Skip to content

Kitchen Cuttings


The women in my family talk about marble rolling

pins and marriage with the humor of stubbed toes.


“Keep that cast iron skillet handy,” they say

in the presence of a new husband.


My grandma tells the story of the woman who rose

at midnight to prepare a meal on demand


for her slurring husband and his posse of drunk friends.

My mother hears this story and her head shakes, carries


three generations of “No, no, no,” though not

unwounded. The women in my family believe


a skirt above the knee is a sign scrawled across my

body, an invitation and an opening for every loss.


They tell stories about the Bukovinian ancestor

who, one moon-shine night, cut off his wife’s baby finger.


And the same day their voices strain with fear of women

standing high in pulpits, believing God’s voice would break


such vessels. I carry the dangers they stir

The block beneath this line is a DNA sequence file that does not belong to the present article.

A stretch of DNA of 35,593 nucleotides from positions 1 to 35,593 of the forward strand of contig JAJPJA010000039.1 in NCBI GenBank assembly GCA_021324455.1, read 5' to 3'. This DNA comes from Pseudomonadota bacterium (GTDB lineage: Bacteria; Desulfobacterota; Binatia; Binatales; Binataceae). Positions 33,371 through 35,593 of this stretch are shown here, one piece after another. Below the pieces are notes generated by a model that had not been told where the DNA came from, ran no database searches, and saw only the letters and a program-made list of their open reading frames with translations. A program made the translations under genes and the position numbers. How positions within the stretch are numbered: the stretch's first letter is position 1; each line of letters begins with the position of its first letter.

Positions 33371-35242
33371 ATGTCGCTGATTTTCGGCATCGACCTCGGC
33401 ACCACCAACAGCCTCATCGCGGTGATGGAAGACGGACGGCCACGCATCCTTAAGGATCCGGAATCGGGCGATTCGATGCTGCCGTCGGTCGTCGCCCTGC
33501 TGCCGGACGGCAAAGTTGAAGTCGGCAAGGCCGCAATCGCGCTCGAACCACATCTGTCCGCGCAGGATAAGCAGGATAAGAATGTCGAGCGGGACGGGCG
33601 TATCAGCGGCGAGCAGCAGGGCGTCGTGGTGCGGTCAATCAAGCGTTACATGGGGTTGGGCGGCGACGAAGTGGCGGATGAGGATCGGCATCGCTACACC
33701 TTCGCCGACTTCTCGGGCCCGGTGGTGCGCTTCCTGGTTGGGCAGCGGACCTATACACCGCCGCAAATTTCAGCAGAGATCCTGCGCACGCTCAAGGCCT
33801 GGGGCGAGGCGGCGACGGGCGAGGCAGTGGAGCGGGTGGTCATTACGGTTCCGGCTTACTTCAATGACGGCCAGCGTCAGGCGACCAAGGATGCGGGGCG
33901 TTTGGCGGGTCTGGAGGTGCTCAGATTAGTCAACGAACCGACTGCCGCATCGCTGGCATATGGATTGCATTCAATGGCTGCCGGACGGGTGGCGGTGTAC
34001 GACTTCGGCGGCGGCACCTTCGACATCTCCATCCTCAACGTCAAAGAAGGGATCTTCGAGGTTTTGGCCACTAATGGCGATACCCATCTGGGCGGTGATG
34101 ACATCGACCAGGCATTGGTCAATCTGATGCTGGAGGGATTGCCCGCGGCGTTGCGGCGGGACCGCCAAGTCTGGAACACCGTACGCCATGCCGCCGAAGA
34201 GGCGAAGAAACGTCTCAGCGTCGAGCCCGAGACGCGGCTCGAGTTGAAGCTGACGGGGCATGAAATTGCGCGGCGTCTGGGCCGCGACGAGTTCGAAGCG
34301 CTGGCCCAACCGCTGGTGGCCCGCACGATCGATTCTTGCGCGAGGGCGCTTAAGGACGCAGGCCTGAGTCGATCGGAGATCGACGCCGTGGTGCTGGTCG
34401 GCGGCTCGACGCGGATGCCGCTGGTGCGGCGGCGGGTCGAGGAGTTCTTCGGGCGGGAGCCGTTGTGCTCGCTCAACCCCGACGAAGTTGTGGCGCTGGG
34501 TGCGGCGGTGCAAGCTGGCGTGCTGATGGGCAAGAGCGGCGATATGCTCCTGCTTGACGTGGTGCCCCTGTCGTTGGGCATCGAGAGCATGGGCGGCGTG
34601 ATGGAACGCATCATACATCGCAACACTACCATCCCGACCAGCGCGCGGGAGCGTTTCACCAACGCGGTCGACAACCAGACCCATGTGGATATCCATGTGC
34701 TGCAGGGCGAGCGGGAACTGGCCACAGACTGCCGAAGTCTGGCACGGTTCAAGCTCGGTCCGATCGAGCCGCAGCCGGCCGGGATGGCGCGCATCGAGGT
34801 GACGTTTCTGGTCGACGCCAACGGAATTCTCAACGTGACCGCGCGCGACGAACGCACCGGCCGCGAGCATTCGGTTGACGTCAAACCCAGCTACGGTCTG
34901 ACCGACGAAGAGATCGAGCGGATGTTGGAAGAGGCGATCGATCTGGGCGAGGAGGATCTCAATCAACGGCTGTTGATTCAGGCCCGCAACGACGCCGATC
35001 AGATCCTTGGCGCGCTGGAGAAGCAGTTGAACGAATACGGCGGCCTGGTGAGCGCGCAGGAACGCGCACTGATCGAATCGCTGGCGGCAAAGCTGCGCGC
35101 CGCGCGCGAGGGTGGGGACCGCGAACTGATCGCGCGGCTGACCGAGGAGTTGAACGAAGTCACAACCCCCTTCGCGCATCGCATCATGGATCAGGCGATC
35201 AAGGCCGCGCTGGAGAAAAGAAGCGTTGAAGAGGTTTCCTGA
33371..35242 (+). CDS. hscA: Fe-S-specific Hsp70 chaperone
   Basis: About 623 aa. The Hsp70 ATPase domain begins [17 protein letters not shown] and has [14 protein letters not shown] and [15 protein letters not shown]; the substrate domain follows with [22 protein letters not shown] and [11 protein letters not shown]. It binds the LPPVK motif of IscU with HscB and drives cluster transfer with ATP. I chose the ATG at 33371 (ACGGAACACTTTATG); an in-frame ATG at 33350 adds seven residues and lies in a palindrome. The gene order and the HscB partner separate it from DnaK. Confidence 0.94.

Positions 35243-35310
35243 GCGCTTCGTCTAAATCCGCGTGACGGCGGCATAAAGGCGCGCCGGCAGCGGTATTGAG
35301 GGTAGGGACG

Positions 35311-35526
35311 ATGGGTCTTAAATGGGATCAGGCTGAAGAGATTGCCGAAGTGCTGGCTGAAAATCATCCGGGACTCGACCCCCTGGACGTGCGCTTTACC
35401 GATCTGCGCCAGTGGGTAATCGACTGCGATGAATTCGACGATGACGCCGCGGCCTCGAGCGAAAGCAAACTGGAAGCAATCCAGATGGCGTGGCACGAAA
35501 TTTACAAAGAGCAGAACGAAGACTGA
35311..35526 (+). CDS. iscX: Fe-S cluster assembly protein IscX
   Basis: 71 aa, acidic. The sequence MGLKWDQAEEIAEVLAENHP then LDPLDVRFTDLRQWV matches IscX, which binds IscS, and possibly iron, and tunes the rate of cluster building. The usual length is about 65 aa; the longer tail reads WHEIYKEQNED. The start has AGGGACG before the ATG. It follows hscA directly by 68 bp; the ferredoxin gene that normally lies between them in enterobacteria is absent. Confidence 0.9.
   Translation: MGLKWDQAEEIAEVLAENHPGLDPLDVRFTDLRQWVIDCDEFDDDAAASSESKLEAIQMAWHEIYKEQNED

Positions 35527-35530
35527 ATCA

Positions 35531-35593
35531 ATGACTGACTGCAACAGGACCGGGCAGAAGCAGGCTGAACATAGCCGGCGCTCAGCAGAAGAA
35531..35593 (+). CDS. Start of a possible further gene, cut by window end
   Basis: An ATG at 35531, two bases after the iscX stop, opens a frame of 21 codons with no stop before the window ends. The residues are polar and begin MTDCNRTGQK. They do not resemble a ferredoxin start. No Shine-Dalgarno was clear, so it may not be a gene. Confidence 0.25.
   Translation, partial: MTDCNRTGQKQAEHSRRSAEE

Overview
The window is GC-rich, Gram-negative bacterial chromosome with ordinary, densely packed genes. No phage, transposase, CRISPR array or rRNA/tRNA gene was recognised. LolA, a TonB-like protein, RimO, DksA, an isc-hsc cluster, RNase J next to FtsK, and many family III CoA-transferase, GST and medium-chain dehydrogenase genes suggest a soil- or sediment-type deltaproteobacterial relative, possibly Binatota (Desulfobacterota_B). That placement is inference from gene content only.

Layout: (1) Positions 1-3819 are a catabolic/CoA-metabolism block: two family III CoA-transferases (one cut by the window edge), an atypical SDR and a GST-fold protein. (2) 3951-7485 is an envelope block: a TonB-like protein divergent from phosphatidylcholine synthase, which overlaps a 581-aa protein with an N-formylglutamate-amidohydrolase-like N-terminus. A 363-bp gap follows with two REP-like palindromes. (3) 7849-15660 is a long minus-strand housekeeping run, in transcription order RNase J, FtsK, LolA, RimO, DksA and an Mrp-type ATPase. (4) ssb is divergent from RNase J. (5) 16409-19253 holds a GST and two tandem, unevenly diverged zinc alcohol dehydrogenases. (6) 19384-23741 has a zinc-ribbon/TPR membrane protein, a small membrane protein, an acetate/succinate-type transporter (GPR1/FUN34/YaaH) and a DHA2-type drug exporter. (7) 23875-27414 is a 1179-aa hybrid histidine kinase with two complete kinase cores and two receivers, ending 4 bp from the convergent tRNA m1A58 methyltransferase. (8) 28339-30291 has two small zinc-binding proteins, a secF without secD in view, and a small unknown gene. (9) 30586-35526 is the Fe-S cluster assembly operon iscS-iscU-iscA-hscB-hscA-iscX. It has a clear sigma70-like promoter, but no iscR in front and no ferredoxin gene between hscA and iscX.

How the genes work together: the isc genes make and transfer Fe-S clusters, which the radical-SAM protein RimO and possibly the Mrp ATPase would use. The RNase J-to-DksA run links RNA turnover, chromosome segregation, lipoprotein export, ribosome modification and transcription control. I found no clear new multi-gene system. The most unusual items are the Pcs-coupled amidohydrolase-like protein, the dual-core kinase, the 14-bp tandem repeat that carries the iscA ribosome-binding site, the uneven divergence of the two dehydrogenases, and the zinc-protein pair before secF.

deep while autumn promise simmers


on the stove. The women in my family talk about marriage

and rolling pins, their voices the color of bruised apples.



Sarah Wallace graduated in 2018 from the Burman University English and Scholars programs. She is currently a master’s student in English and Creative Writing at the University of New Brunswick.

Photo by Joanna Kosinska on Unsplash


We invite you to join our community through conversation by commenting below. We ask that you engage in courteous and respectful discourse. You can view our full commenting policy by clicking here.

Subscribe to our newsletter
Spectrum Newsletter: The latest Adventist news at your fingertips.
This field is for validation purposes and should be left unchanged.